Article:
Apple iOS 7 Out For iPhone, iPad, Macs: Should You Upgrade?

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It's here! Eight days after Apple announced the arrival of a brand-new and completely restructured operating system, the company removed the floodgates and rolled out iOS 7 to its millions on millions of iPhone, iPad, and iPod users Wednesday afternoon.

As we speak, countless users are greedily watching the "progress" bar on their iDevices, waiting for the unprecedented and revolutionized operating system to take hold. For as long as there have been iPhones, there have only been tiny tweaks to the existing system — but it looks like CEO Tim Cook has had enough of those pesky "Apple's losing its edge" reports.

The brand-new system has a flat, Android feel to it, with each and every icon redesigned; a new pull-down screen that lets you adjust settings; a streamlined font; animations (like falling snow in the weather report); cutting-edge motion sensors that respond to your movements... But you want to see for yourself, right?

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Yes, it's all very exciting — but as anybody who ever watched Spiderman knows, with great power comes great responsibility. Downloading iOS 7 is a no-exit move. Unlike previous operating systems, there is no going back, unless you happen to be a world-class techie. You might hanker after the old, familiar interface, not to mention struggle to work it for a while, as some reviewers did. And let's not forget that iOS 7 has only been tested in beta, and the corrected version won't be out for weeks, meaning that this is a first version of a completely redesigned product — so nobody really knows what they're getting. It's confirmed: those who have already downloaded it are the risk-takers of this world.

But let's get (more) serious. There are already reports that major apps haven't bothered to update themselves to be compatible with the new system, which means bugs and crashes. Designers have shrieked in agony at the reinvention, calling it "ugly" and "harsh." Some iPad users have reported that the tablets aren't handling the software well, particularly iPad Minis, and older versions of Apple products — the iPhone 3G; the original iPad — aren't great with it, or just won't download it, either.

That said, the new iOS is widely proposed to be "more intuitive," meaning that everything you do with your phone (by which we mean, everything) is faster and easier. The App Store is better: you don't have to download automatic apps anymore — god damn you, ugly red number — because it'll do that by itself, and there's parental-control software to boot. It's far easier to slide from app to app, which has been possible since iOS 4 but just got a hell of a lot smoother. And Siri can be a guy now, so you'll always have a companion for those lonely evenings. (Sirion? Maybe we've been watching too much Game of Thrones...)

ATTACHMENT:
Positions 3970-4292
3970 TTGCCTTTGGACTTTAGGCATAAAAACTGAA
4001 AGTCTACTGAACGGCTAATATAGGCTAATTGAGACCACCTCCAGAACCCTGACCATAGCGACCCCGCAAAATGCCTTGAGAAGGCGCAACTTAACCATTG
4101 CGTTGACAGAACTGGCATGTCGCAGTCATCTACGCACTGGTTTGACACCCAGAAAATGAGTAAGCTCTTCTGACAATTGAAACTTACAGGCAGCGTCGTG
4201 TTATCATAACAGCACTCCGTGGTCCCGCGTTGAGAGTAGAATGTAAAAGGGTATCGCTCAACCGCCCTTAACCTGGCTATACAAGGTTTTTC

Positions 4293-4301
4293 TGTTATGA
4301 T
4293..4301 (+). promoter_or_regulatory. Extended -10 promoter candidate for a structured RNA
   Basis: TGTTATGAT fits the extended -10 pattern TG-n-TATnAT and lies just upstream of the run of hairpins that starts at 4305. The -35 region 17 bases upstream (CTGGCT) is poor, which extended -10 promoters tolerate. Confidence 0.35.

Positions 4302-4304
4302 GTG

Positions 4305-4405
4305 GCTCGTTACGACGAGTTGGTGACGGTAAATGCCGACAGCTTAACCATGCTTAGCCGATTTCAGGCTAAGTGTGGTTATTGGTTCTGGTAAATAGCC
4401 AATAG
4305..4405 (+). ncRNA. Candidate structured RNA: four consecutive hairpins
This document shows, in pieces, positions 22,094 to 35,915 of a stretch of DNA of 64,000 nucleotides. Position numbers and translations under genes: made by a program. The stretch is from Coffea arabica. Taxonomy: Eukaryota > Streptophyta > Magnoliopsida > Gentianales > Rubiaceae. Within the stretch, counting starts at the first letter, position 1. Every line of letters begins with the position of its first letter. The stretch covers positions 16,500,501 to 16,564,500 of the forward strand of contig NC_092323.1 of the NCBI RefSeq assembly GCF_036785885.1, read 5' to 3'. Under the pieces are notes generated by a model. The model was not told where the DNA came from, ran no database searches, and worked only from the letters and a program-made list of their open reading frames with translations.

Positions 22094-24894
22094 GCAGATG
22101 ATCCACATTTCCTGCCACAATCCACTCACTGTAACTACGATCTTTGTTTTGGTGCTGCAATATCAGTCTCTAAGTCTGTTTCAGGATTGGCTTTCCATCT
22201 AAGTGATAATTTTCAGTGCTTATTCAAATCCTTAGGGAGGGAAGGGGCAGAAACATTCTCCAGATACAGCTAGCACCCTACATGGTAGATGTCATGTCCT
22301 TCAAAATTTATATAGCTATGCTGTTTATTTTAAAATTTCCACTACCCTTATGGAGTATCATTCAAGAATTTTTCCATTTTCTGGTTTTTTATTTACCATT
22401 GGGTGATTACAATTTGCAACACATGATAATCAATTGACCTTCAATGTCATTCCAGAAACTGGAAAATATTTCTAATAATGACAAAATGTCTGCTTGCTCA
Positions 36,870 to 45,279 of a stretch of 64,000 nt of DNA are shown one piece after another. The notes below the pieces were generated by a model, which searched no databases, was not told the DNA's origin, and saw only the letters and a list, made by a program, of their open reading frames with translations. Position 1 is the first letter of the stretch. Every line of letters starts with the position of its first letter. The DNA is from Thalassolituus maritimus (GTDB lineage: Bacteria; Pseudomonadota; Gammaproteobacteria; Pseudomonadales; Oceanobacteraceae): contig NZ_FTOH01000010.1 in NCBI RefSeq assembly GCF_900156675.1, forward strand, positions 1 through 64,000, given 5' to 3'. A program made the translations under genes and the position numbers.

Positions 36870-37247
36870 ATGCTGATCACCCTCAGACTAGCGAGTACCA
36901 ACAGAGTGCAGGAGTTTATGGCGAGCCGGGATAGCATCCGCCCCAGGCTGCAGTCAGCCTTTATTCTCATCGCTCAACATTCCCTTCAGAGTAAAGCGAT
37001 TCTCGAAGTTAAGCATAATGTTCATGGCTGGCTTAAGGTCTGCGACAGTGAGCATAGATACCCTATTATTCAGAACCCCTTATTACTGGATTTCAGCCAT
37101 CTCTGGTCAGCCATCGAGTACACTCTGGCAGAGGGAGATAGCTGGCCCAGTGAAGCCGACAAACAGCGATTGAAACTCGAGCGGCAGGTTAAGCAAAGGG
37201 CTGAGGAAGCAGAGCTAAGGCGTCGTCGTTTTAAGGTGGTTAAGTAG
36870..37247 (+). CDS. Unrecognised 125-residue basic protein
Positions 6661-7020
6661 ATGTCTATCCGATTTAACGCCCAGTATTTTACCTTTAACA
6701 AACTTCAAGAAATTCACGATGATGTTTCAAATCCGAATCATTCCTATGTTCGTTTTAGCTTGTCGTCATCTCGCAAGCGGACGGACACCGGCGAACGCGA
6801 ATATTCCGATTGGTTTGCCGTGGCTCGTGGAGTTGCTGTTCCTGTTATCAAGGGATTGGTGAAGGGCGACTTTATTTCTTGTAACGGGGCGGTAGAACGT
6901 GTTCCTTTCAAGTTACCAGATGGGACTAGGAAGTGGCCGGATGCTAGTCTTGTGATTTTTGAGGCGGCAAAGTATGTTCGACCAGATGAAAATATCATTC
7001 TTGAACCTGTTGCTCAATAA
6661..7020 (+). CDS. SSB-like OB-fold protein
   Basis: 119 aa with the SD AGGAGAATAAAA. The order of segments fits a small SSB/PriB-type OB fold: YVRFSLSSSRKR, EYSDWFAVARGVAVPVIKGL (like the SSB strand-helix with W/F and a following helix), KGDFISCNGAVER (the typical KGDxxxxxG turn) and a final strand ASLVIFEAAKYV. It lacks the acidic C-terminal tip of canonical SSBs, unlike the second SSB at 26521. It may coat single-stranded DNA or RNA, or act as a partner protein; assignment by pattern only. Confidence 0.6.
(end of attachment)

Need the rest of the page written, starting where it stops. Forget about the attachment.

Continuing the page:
If your home button is slow and sticky, as often happens after you've had an iPhone for a while, you should upgrade. The new interface and pull-down window means that you don't have to press the button so much anymore, because all the major settings are now just a flick of your finger away. And if older apps haven't bothered to upgrade as well as they could have, the newer, cutting-edge apps sure have — and they'll be shinier and more polished on iOS 7.

Still, there are always long wait times on launch day, unless you're very lucky. Some techies recommend that it's always best to be on the safe side with new operating software, and so you should wait days — or even until the next upgrade — before you jump in. Some critics have pointed out that aside from the superficial redesign, the system is more or less the same, so if you're happy with the way things look now, don't do it. Plus, once everyone else has the new system and you're the lone iPhone user with the old iOS, you'll be able to wave your iPhone in the air and call it vintage.

Bottom line: if you're wonderfully resilient and perhaps a skydiver, go ahead and see what happens. If you're more cautious and aren't desperate to see what all the fuss is about, wait a day or two — that'll be long enough for everyone to figure out what bugs and issues plague the new system, and how serious they are. And if you're frankly happy with your iPhone interface and despise Android with all your heart and soul, maybe just hold onto what you've got. For now.